Stagflation: a Historical Review
DAWN ebr 10/3/2014
Stagflation refers to a combination of two major undesirable economic conditions: the economy slowing down (stagnation), coupled with prices climbing up sharply (inflation).
According to the chart, FY1981 to FY1988 witnessed high economic growth with low inflation. Between FY1989 to FY2000, there was moderate growth with high-to-moderate inflation. And during FY2005 to FY2012, the gap between economic growth and inflation rose dramatically, leading the economy into the dangerous abyss of ‘stagflation’.
There are three over-simplified root causes of stagflation. First is the increase in oil prices. Oil is an input for generating economic activity, including electricity production (thermal power generation), running factories, and transportation.
And since Pakistan imports a great deal of oil from abroad, naturally, when international prices of crude oil and petroleum products go up, it automatically results in inflation.
Secondly, when the government prints money, it results in inflation.
And thirdly, when the local currency weakens against the dollar, as it did over the last few years, imported goods become expensive.
In simple words, when the cost of carrying out commercial activity goes up, the economy slows down, as is happening now. And when the government mismanages public finances, it leads to stagflation.
In recent times, the federal government has, on several occasions, heavily borrowed money from the State Bank of Pakistan, and relied on currency printing for deficit financing.
Stagflation is a double-edged sword for the poor (have-nots), as earning opportunities vanish while prices of basic commodities go up. The gap between the country’s ‘haves’ and the ‘have-nots’ has recently increased to an alarming level. Pakistan’s middle class, which is considered the backbone of any economy, has been adversely hit by the ongoing stagflation.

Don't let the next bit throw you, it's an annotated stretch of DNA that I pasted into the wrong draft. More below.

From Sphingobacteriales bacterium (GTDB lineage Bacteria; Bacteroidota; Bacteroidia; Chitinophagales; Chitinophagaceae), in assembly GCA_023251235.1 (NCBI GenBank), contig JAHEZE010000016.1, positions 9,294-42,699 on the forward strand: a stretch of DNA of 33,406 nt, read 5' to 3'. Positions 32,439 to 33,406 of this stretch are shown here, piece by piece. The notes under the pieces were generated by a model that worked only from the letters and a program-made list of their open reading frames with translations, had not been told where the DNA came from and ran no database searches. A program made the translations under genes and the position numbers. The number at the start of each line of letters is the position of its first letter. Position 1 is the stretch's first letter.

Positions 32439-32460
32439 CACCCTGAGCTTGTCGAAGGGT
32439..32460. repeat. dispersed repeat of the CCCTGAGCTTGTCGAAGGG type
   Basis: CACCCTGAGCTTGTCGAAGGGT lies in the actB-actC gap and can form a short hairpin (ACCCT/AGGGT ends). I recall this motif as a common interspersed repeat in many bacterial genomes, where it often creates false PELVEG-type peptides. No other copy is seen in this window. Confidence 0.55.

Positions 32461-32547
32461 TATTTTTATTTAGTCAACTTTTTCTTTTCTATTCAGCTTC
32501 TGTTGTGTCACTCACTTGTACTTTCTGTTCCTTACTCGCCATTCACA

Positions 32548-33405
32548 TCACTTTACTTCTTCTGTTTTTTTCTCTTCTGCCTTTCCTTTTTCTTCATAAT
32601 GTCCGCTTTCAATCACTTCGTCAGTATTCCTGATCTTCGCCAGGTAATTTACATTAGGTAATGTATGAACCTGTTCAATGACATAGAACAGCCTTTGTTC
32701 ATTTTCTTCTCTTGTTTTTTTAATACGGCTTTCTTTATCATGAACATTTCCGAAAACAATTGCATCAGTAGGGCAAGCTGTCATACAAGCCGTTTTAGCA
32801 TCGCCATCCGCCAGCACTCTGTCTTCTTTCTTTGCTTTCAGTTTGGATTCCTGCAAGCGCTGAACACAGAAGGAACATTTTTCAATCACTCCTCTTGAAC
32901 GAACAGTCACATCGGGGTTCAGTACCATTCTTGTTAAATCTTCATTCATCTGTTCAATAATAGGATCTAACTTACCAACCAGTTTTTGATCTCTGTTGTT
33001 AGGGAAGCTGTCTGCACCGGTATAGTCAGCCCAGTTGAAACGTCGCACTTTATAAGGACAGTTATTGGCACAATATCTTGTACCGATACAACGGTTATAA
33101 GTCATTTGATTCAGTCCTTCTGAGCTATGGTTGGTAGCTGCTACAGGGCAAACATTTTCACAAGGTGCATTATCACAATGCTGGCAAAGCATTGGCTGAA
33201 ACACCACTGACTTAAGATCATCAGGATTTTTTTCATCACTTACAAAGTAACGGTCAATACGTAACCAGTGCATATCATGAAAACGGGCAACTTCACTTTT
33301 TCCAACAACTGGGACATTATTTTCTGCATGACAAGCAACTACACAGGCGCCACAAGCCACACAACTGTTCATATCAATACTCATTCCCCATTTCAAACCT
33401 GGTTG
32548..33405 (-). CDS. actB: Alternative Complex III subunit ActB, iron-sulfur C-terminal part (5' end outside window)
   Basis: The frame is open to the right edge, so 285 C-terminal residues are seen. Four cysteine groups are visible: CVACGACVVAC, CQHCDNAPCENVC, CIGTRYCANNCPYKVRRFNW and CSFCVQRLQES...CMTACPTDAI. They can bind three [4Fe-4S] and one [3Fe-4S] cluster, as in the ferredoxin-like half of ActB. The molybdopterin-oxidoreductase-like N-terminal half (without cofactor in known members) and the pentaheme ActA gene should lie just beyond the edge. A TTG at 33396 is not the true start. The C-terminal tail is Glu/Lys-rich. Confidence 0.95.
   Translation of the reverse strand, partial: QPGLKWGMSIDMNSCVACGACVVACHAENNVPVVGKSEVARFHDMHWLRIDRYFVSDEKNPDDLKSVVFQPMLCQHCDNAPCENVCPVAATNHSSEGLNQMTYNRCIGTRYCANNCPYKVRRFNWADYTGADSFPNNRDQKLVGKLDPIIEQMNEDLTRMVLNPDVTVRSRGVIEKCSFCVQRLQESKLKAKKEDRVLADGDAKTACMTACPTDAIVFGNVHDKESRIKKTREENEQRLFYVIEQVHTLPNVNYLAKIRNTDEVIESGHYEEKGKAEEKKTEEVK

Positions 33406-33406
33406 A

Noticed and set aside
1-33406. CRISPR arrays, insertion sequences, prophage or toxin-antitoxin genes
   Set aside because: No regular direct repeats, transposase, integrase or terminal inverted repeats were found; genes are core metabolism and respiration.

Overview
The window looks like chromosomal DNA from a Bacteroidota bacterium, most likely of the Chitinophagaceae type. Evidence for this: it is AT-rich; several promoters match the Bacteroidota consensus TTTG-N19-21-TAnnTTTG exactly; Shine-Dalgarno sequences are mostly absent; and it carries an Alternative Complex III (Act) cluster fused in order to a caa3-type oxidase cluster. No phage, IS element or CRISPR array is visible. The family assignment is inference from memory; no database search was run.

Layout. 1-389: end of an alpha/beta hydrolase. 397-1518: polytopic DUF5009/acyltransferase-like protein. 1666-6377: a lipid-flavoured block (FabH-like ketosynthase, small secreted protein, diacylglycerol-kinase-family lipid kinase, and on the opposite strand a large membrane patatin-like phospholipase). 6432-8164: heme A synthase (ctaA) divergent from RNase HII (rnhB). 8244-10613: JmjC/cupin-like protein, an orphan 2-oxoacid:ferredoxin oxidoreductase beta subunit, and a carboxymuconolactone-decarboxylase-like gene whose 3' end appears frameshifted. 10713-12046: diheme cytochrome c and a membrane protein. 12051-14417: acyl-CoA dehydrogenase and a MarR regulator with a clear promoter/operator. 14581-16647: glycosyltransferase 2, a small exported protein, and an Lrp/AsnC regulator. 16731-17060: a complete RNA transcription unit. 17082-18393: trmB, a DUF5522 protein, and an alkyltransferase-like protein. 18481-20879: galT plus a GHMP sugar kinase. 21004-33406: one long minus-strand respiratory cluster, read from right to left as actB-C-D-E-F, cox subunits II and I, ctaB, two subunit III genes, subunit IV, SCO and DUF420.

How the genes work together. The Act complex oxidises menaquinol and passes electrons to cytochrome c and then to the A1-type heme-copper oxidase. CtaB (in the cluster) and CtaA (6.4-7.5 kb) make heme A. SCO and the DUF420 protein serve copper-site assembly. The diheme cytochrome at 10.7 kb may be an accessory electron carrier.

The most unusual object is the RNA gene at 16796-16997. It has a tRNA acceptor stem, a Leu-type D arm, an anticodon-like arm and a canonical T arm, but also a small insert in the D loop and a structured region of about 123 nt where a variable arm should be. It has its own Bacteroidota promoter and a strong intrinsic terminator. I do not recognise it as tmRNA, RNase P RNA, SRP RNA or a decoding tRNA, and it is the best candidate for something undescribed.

It is difficult to deal with stagflation when it occurs. However, if the government is sincere, it should right-size its sprawling administrative structure and widen the tax net in order to decrease its reliance on borrowing or currency printing — deficit financing. It should minimise the fiscal imbalances.
Generally, we tend to underestimate the resilience and dynamics of the national economy. Pakistan conducted nuclear tests amidst fears of economic collapse. However, the invisible power of the economy and cooperation of some friends made it possible for the country to survive the shock. This shows that our economy has evolved into a force which can survive even deeper turmoil.
But the disturbing fact is that the ruling elite seems to believe that they can skim the common citizen with any restraints, and it has shown no interest in evolving a strategy for people-centred development.
Perhaps, this can only be realised by an active citizenry, which is able to get electoral mandate implemented by the representatives. As the Economist London puts it, ‘there is far more to democracy than holding elections’.